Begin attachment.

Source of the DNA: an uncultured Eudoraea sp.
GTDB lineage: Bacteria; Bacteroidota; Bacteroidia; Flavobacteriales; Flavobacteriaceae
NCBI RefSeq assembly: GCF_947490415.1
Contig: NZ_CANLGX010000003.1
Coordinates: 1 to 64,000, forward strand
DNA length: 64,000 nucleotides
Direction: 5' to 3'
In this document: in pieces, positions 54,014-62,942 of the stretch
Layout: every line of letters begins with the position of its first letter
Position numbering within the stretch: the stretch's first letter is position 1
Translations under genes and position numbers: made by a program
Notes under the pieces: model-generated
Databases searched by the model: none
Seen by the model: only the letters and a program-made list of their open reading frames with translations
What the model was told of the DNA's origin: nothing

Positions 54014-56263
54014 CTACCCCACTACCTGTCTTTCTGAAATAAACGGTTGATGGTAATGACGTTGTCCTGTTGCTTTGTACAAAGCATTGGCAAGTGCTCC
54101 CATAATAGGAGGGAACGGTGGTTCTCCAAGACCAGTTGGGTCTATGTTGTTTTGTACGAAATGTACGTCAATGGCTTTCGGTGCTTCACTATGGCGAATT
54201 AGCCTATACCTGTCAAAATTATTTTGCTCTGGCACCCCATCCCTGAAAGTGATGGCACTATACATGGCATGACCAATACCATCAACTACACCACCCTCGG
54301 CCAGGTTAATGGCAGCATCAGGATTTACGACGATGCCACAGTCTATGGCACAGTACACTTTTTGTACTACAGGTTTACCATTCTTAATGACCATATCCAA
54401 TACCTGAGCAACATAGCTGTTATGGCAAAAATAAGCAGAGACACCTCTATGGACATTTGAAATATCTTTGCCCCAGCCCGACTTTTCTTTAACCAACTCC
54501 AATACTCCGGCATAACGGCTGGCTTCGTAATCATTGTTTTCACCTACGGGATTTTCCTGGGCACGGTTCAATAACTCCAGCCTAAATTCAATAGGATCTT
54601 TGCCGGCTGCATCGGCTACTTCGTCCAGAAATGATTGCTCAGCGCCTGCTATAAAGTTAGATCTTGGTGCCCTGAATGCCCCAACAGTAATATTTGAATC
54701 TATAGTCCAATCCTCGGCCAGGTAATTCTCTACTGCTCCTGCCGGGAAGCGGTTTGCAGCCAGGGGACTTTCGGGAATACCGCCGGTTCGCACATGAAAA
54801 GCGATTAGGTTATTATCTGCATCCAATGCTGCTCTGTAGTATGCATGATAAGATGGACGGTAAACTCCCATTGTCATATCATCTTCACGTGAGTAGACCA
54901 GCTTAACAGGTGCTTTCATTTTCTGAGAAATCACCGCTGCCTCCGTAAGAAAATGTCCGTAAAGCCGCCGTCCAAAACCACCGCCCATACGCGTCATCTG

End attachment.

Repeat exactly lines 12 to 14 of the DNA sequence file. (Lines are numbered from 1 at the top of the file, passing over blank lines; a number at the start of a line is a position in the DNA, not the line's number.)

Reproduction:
Notes under the pieces: model-generated
Databases searched by the model: none
Seen by the model: only the letters and a program-made list of their open reading frames with translations